Frequently asked questions (FAQ)
The Inter-American Foundation (IAF) is governed by a nine-person board of directors appointed by the president of the United States and confirmed by the Senate. Six members of the board are drawn from the private sector and three from the federal government. The board appoints a president who serves as the IAF’s chief executive officer.
Congress annually appropriates funds for use by the IAF pursuant to the Foreign Assistance Act of 1969, as amended. The IAF’s other primary funding source is the Social Progress Trust Fund administered by the Inter-American Development Bank and consisting of repayments of loans originally made by the U.S. government under the Alliance for Progress to various Latin American and Caribbean governments. The IAF accepts donations for projects in the region.
- A value-driven mandate allows the IAF to support programs that promote entrepreneurship, self-reliance and democratic principles as well as economic progress for the poor.
- Responsiveness to the ideas of organized people drives IAF’s work.
- A focus on innovation and experimentation makes the IAF a pioneer in the development assistance community.
- A bipartisan public-private governing structure assures the IAF benefits from entrepreneurial experience and works toward the long-term national interest.
- A lean operating structure keeps overhead to a minimum and maximizes program returns.
The IAF uses the term “grassroots development” to describe the process by which disadvantaged people organize themselves to improve the social, cultural and economic well-being of their families, communities and societies. This concept is based on the premise that the key to sustainable democracies, equitable societies and prosperous economies is a people-oriented strategy that stresses participation, organizational development and networking.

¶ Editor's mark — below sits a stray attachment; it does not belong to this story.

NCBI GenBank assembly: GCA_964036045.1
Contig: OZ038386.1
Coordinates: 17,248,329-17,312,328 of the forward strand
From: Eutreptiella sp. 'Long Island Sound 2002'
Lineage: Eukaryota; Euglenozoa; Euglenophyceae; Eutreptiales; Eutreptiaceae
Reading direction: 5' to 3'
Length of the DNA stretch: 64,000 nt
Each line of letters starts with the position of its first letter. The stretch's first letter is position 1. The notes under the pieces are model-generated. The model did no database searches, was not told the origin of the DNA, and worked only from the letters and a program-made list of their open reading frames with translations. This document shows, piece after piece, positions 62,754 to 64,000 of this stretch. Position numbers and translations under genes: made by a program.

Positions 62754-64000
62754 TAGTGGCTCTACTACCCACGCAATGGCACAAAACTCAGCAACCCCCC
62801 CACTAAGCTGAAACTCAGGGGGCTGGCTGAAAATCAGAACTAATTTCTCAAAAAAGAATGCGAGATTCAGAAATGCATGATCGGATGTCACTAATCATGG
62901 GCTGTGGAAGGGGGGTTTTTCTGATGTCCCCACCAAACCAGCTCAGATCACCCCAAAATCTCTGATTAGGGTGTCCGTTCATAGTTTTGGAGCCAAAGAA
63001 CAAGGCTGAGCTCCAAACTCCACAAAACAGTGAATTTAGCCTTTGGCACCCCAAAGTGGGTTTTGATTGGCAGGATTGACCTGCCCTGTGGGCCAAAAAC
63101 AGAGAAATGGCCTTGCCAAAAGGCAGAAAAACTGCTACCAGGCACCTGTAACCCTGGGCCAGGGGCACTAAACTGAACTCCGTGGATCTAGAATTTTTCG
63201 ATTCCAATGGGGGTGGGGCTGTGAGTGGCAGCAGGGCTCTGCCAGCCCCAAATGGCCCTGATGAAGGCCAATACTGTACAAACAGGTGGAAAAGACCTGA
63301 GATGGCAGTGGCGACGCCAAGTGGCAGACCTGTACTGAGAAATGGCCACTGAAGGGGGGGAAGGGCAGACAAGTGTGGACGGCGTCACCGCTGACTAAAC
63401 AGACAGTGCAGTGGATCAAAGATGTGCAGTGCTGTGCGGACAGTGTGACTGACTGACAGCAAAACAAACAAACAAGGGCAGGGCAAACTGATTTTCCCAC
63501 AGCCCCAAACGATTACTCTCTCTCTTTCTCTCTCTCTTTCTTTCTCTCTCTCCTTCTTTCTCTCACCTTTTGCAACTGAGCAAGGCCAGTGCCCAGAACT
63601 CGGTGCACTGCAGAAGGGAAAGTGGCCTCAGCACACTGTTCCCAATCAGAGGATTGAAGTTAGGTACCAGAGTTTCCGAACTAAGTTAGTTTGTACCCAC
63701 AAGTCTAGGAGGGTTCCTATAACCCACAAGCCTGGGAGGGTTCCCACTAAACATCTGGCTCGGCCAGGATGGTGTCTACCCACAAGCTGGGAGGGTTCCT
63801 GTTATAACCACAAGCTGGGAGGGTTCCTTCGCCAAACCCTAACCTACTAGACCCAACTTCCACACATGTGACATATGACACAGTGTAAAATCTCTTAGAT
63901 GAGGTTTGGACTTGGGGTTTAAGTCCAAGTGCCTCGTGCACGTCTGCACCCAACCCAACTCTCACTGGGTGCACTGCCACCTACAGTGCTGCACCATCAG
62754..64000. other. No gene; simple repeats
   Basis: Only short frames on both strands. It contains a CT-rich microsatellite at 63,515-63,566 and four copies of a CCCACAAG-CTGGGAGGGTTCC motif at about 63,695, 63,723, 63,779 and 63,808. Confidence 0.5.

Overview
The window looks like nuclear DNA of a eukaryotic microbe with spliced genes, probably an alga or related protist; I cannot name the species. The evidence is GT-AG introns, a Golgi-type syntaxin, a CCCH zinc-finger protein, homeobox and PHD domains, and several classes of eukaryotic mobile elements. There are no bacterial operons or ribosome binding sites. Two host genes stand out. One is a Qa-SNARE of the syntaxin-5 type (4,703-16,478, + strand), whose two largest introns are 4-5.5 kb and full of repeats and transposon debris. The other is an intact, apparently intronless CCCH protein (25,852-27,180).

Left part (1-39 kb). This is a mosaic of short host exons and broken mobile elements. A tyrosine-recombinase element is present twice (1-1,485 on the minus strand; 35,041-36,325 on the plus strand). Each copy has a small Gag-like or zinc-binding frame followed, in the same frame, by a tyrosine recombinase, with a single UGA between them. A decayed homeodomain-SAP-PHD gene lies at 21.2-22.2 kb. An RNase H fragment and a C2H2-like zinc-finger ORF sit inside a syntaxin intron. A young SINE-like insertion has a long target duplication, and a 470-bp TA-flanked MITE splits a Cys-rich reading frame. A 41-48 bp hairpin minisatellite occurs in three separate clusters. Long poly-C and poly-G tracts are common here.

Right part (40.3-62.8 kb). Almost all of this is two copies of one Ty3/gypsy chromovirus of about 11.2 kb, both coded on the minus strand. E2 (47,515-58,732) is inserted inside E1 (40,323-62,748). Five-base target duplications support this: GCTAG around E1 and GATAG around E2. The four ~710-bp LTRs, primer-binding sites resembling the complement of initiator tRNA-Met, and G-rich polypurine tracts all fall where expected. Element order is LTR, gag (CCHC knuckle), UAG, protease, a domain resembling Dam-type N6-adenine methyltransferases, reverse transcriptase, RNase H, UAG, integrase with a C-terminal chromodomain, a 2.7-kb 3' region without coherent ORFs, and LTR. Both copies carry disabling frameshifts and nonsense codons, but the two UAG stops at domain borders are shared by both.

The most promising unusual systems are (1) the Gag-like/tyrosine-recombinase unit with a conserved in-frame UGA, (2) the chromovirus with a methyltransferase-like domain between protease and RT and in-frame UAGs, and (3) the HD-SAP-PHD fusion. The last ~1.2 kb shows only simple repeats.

- Support people, organizations and processes.
- Channel funds directly to nongovernmental organizations.
- Promote entrepreneurship, innovation and self-reliance.
- Strengthen democratic principles.
- Empower poor people to take the initiative in solving their problems.
- Treat partners with respect and dignity.
The IAF has been a leader in helping grassroots initiatives gain recognition as a critical factor in the sustainable development of Latin America and the Caribbean. Since 1972, the IAF has awarded more than 5,200 grants totaling about $730 million to support more than 4,000 organizations. Many grants went to grassroots organizations such as agricultural cooperatives or small urban enterprises; others were awarded to larger intermediary organizations that provided community groups with credit, technical assistance, training and marketing assistance. The largest portion of IAF funding has been invested in enterprise development, followed by food production and agriculture, education, training, and eco-development. Together the IAF and its grantees have tested cost-effective, participatory models for social and economic development. These models have been replicated and expanded by government and larger donor agencies improving conditions for hundreds of thousands of poor families throughout the hemisphere.
Grassroots development works. It not only engages poor people in improving their conditions but also fosters responsible citizenship. To gauge the impact of its investment, the IAF systematically tracks the results of its projects by using a conceptual grassroots development framework. This measures tangible results of projects and assesses the civic capacity of individuals, organizations and communities
- It knows how to select its partners. The IAF supports grassroots groups with a track record in participatory self-help activities, who are willing to invest and risk their own resources.
- It responds to local initiatives. The IAF does not design or impose projects; instead, it builds upon the ideas and commitment of local people.
- It encourages processes that are sustainable, either with revenue generated by grantees or with resources leveraged from private and public sectors.
- It supports innovative approaches that are replicable, allowing the IAF to increase the impact of activities through a multiplier effect.